RANGOON, Burma — Millions of Burmese voted Sunday in their first contested national elections in 25 years to bring this country from long-time military rule toward democracy — a day marked by excitement and without major reports of violence.
Opposition leader Aung San Suu Kyi’s party is expected to win the parliamentary elections, but preliminary results won’t be available until Monday and could take all week. It was not clear when the final tally will be known.
Suu Kyi, 70, a Nobel laureate who heads the opposition National League for Democracy (NLD), voted Sunday at the polling station near her Rangoon home where she spent 15 years under house arrest during the earlier military dictatorship.
Sunday’s election is the first time Suu Kyi was actually able to vote. She was locked up during the last openly contested vote in 1990, the first election allowed by the junta since it took power in 1962. Her party won that vote by a landslide, but a shocked army refused to recognize the results.
The National League is expected to prevail again against the ruling Union Solidarity and Development Party, which is backed by the military and came to power in 2010 elections, which marked the end of decades of military rule and the installment of a nominally civilian government. The NLD and other opposition parties boycotted those elections, claiming they were rigged.
“This is my first time voting and I’m very excited,” said Han Myint Kyu, 26, an office bookkeeper in Rangoon who waited in line for more than an hour to cast his ballot. “This is a very great chance to develop our country. We need to change and democracy is the best way to do it.”
Burma, also known as Myanmar, still provides several obstacles to the opposition. Regardless of the voting results, the military will hold 25% of the seats in parliament, as well as control of the army, police and border affairs. Suu Kyi’s party must win two-thirds of Sunday’s vote to control a majority of parliament’s 498 seats.
“We are expecting that the NLD is likely to win a plurality but not an absolute majority,” said Christian Lewis, a political risk analyst with Eurasia Group.
He said the Union Solidarity party only needs a modest showing to form a powerful coalition in parliament with the military. “I think (the Union Solidarity party) is only aiming for 10% to 15% at which point the 25% that’s allocated to the military is going to make them very competitive with the NLD,” he said.
Other observers were more optimistic. “If the outcome is credible and it is without any vote fixing, then I think the Burmese people may be very pleasantly surprised. The NLD may have a majority of votes and they may be able to form a government,” said Aung Zaw, founder and editor-in-chief of the Burmese news magazine The Irrawaddy.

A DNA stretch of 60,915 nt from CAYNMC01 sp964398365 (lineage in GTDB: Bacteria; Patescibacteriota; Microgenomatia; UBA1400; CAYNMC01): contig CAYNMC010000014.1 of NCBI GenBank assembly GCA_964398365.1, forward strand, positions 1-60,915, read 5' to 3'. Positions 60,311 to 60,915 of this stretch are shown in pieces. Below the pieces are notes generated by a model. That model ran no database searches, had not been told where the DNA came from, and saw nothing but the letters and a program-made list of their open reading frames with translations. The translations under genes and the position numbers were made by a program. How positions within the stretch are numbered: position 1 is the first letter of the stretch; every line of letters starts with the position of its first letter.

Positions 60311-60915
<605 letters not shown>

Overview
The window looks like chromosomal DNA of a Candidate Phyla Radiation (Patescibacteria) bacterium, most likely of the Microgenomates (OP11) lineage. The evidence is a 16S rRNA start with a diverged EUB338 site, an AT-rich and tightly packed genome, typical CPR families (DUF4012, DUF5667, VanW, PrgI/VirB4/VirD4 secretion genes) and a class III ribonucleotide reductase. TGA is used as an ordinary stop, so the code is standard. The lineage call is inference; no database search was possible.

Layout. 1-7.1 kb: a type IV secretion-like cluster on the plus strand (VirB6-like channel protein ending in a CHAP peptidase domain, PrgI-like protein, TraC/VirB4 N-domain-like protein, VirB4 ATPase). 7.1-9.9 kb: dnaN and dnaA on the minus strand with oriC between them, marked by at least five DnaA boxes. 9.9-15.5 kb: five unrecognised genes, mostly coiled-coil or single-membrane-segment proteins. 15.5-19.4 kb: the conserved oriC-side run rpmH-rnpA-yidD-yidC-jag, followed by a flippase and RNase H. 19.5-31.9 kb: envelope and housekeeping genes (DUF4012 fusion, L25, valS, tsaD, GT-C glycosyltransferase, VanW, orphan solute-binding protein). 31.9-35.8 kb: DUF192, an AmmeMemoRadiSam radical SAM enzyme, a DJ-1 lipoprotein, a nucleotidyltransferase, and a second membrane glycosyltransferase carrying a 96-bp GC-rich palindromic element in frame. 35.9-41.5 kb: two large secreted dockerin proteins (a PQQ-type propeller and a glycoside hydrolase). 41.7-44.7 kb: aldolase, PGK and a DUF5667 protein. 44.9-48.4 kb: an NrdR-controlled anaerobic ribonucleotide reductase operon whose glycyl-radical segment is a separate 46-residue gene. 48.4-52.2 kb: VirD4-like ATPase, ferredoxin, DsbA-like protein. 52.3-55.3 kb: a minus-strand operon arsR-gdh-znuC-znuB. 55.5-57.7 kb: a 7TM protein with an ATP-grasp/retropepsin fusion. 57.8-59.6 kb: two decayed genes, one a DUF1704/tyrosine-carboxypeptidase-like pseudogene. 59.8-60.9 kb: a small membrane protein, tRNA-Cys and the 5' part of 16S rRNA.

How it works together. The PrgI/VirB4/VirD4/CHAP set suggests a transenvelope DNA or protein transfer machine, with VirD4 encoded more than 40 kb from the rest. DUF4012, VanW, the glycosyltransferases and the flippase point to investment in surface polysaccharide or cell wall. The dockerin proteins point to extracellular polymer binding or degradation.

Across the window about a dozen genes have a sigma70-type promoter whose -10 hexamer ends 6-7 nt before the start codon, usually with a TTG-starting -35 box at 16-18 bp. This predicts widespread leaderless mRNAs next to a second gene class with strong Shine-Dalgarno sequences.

While Sunday’s election appeared to run smoothly, there have been concerns of irregularities in the voting rolls and disenfranchisement of many minorities, especially the Rohingya, a Muslim minority. Human Rights Watch has declared the elections “fundamentally flawed.”
Parliament will choose the president next year, with the upper and lower houses of parliament and the military putting up one candidate each for a vote.
Suu Kyi is barred from becoming president because of a constitutional clause that excludes anyone with close foreign relatives from holding the office. Suu Kyi’s late husband was a British national, and she has two British sons.
She still vowed to lead the country if her party wins, saying before the election that she would be “above the president.” She said someone else in her party would have the title of president, but she would make the decisions to rule the government.
That triggered an angry response last week from the co-charman of the Union Solidarity party, U Htay Oo. He told the Nikkei Asian Review that the “president is head of the country — no one is above the president, that is clear according to the constitution — it would be violating the constitution to appoint and direct the president.”
President Thein Sein voted Sunday and reiterated that the ruling party would respect the results, the Associated Press reported.
Asked by TheIrrawaddy what he would do if his party loses, Thein Sein said: “I have to accept it as it is. … Whatever it is, we have to accept our voters’ desire. Whoever leads the country, the most important thing is to have stability and development in the country,” the AP said.
Election official Thant Zin Aung told Agence France-Presse that early indications showed 80% of eligible voters cast ballots Sunday. Some 32 million Burmese were registered to vote.
Contributing: Gregg Zoroya in McLean, Va.
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